Business & Real Estate

Federal agency calls for new rules on debt collectors during Sacramento hearing

Debt collectors, attorneys and consumer advocates heard details in Sacramento on Thursday of a proposed overhaul of the nation’s $13.7 billion debt collection market through rules limiting how often collection agencies can call debtors and allowing consumers to ask for verification that they are responsible for debt.

A number of consumer advocates at the Consumer Financial Protection Bureau hearing at McClellan lauded the proposals under review by the federal agency. But some who represent debt collectors and industry attorneys said consumers also have a responsibility to work with collectors when they owe money.

Director Richard Cordray, speaking to close to 200 people in attendance, said state and federal laws enacted in the late 1970s have made a difference in the lives of consumers. But, he said, more needs to be done. The Consumer Financial Protection Bureau has already handled 250,000 debt collection complaints, or about a fourth of all those received in the organization’s five-year existence.

“Even today we continue to hear about serious problems with debt collection,” Cordray said at the start of the hearing. He cited “debiting accounts without authorization, calling at all hours of the day or night, threats of arrest or criminal prosecution or threats of physical harm to consumers and even their pets.”

The bureau, a federal consumer protection outgrowth of the recession, is considering rules that would apply to third-party debt collectors – those under contract to a company to collect debts for a fee – as well as companies that purchase debts typically for cents on the dollar and attempt to collect payment from consumers. The bureau estimates that more than 70 million people were contacted by a creditor or collector seeking to collect a debt within the past year.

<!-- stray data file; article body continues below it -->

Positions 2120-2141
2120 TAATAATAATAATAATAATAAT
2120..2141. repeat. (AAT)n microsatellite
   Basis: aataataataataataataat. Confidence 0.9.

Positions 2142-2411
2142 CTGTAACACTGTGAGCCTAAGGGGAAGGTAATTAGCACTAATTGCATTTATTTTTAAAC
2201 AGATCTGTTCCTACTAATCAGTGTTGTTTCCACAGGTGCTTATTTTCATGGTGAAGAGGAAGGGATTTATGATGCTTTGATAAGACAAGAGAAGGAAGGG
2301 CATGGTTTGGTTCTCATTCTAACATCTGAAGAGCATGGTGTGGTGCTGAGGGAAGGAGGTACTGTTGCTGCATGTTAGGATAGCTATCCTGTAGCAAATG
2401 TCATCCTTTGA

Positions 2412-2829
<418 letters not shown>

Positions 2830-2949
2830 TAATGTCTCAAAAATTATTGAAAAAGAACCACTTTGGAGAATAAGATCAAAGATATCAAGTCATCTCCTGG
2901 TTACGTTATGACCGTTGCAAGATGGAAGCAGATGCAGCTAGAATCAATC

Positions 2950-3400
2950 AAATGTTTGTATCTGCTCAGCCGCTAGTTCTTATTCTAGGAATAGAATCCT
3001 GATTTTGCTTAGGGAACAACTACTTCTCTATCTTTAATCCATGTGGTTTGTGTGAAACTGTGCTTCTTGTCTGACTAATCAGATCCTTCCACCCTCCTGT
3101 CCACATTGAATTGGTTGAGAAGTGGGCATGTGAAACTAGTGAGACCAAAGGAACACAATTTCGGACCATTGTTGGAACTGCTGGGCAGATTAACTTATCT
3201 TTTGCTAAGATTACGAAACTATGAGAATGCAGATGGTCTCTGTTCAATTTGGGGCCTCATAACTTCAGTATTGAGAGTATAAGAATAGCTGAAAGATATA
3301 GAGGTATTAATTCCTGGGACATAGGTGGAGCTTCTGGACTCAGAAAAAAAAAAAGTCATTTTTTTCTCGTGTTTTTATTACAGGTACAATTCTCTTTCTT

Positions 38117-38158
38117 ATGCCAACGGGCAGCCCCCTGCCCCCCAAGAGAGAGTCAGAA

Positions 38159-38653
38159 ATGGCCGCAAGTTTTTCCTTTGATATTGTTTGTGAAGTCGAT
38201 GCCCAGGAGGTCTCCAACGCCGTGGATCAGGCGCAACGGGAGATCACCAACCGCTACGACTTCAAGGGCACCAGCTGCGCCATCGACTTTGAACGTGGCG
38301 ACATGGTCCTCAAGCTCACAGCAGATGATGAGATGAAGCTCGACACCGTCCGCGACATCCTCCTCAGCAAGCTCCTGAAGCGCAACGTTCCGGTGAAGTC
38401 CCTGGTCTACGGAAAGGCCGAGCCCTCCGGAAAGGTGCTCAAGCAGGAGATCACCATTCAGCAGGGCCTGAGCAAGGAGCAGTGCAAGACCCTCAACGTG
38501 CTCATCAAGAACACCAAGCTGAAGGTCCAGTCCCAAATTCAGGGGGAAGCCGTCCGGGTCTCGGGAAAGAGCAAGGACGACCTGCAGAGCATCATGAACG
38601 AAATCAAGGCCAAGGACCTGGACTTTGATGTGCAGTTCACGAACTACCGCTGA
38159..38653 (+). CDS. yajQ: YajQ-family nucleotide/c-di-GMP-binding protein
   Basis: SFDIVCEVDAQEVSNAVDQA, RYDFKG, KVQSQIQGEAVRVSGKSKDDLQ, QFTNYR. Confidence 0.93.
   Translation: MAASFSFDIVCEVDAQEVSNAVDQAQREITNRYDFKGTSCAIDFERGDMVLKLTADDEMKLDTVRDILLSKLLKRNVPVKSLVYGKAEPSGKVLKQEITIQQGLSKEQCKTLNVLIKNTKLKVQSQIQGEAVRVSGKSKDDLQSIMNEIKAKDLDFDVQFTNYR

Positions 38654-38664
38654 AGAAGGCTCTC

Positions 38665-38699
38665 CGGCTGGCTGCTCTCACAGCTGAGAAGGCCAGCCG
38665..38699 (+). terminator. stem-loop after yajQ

“Last year alone we fielded 85,000 debt collection complaints,” Cordray said. “The largest segment had to do with continued attempts to collect a debt that the consumer said was improper because it was not their debt in the first place or because it had already been repaid or discharged in bankruptcy.”

Cordray said the basic principles for what he expects will be a drastic overhaul is that companies “should not collect debt that is not owed” and “should have more reliable information about the debt before they try to collect.”

Linda Deos, a consumer law attorney in Sacramento, was among dozens of speakers at the hearing and said she had represented hundreds of consumers being sued by debt collectors. “For every one I have represented, there has not been supporting documentation behind the debt owed. There have been harassing phone calls.”

“All I can say is we need your help,” she said. “We need clear laws for these people.”

But Los Angeles attorney Charles R. Messer, who represents debt collectors, questioned the idea that only collection agencies should be asked to validate consumer debt with thorough and accurate documentation. “It’s the creditors who have the power to create and keep those records,” he said.

Consumers can file complaints about debt collections practices at